The glute bridge is one of the best moves for targeting the core and lower-body—try these four variations

Build strength in less than 10 minutes with no equipment

Woman doing a glute bridge on a yoga mat in living room
(Image credit: Getty Images)

If there's one exercise that you should add into your workouts to increase muscle mass in the gluteal muscles it's the glute bridge. It's a simple exercise that you can do without equipment and, as well as the glutes, it can also help you build core strength.

Certified Pilates instructor Katy Bath has created a workout that incorporates four glute bridge variations that you can do as a quick way to get moving at home. 

You don't need any equipment, just a yoga mat if you have one. Take a look at our tried-and-tested guide to the best yoga mats if you're looking for a mat to upgrade your at-home workouts.

Watch Katy Bath's glute bridge variation workout

There are four glute bridge variations to try: single leg lift and lowers, dips, curl and extends, and sways. Complete 10 repetitions of the first three exercises, followed by 20 repetitions of the final exercise.

Before you try these variations, make sure you're confident with the traditional glute bridge exercise. Follow these instructions to do a conventional glute bridge:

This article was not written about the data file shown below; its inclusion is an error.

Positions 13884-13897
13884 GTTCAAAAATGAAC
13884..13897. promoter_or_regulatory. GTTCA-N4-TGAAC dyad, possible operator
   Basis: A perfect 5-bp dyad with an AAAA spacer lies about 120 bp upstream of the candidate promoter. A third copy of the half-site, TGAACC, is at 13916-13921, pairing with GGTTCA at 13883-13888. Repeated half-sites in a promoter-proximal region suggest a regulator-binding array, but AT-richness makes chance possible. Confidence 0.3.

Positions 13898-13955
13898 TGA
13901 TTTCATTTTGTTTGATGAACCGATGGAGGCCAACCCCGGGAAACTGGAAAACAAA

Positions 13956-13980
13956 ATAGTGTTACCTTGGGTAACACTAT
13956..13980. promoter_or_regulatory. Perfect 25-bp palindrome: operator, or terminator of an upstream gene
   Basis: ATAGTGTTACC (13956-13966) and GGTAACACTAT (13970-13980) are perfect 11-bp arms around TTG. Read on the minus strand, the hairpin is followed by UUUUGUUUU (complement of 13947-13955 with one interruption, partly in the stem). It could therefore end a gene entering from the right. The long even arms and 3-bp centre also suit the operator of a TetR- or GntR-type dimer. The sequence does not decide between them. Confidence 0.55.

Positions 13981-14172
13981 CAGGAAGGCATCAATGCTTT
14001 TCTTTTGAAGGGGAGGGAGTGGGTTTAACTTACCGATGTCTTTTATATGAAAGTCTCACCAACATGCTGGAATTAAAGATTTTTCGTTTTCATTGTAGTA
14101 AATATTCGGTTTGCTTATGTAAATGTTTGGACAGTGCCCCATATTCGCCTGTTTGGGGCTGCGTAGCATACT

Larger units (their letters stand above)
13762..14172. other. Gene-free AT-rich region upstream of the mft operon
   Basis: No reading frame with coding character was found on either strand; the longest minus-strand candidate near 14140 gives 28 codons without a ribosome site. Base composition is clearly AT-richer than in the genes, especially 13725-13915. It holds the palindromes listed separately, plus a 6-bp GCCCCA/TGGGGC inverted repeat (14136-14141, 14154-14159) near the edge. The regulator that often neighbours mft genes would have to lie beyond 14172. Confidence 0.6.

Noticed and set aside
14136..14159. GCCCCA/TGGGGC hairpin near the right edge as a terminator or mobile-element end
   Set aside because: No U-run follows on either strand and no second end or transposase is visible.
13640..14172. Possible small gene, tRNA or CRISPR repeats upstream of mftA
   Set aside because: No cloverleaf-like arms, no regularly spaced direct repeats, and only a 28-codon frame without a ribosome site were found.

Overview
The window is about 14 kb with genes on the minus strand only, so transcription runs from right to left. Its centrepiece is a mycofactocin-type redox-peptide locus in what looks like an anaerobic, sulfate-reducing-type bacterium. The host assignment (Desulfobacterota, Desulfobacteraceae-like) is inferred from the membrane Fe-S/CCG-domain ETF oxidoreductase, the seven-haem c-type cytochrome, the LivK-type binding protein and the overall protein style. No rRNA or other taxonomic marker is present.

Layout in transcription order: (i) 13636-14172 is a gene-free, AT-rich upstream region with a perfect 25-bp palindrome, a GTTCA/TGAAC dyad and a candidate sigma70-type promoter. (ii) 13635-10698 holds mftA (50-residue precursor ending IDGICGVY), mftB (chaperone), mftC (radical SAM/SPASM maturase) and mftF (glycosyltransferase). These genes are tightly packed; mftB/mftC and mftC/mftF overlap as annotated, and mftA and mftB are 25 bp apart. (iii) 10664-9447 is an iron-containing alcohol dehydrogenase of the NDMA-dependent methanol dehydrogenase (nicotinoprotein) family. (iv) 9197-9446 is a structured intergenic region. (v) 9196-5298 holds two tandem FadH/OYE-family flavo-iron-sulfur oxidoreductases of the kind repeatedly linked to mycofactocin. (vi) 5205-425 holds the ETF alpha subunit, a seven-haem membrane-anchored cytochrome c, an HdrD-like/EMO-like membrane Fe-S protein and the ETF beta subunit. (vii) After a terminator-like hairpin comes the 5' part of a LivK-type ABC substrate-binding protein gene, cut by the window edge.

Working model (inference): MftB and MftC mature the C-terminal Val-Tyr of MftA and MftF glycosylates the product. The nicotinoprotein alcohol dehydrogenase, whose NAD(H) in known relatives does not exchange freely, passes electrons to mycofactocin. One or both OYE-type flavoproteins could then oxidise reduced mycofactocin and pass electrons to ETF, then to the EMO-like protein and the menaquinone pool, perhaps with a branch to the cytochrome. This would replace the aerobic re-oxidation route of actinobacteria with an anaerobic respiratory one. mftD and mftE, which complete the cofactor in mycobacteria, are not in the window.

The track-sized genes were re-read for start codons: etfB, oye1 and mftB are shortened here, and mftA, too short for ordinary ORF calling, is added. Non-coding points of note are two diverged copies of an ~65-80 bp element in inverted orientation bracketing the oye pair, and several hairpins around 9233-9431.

• Lie on your back with your arms by your sides, your knees bent, and your feet planted on the ground. Tilt your pelvis to the ceiling so your back is engaged with the floor. 
  • Squeeze your glutes, press through your heels, and drive your hips up so you form a straight line from your knees to your shoulders. 
  • Hold for a second at the top of the move, then lower slowly, ensuring there is no arch in your back as you come down. 

Benefits of glute bridges

Personal trainer Pippa Sealey says that glute bridges are one of the best exercises for glutes.

"They practice the [hip] hinge pattern, and they're good for people who tend to feel exercises like squats in their quads more than their glutes," she says. "Glute bridges are also great for building strength in the hamstrings."

The variations in Bath's video are quite challenging and they require balance and coordination as well as strength. If you feel your back arching at any point, come out of the bridge position and take a minute before trying the exercise again. Engaging your core can also help you maintain a neutral spine throughout the movement.

Alice Porter
Freelancer Writer

Alice Porter is a freelance journalist covering lifestyle topics including health, fitness and wellness. She is particularly interested in women's health, strength training and fitness trends and writes for publications including Stylist Magazine, Refinery29, The Independent and Glamour Magazine. Like many other people, Alice's personal interest in combining HIIT training with strength work quickly turned into a CrossFit obsession and she trains at a box in south London. When she's not throwing weights around or attempting handstand push-ups, you can probably find her on long walks in nature, buried in a book or hopping on a flight to just about anywhere it will take her.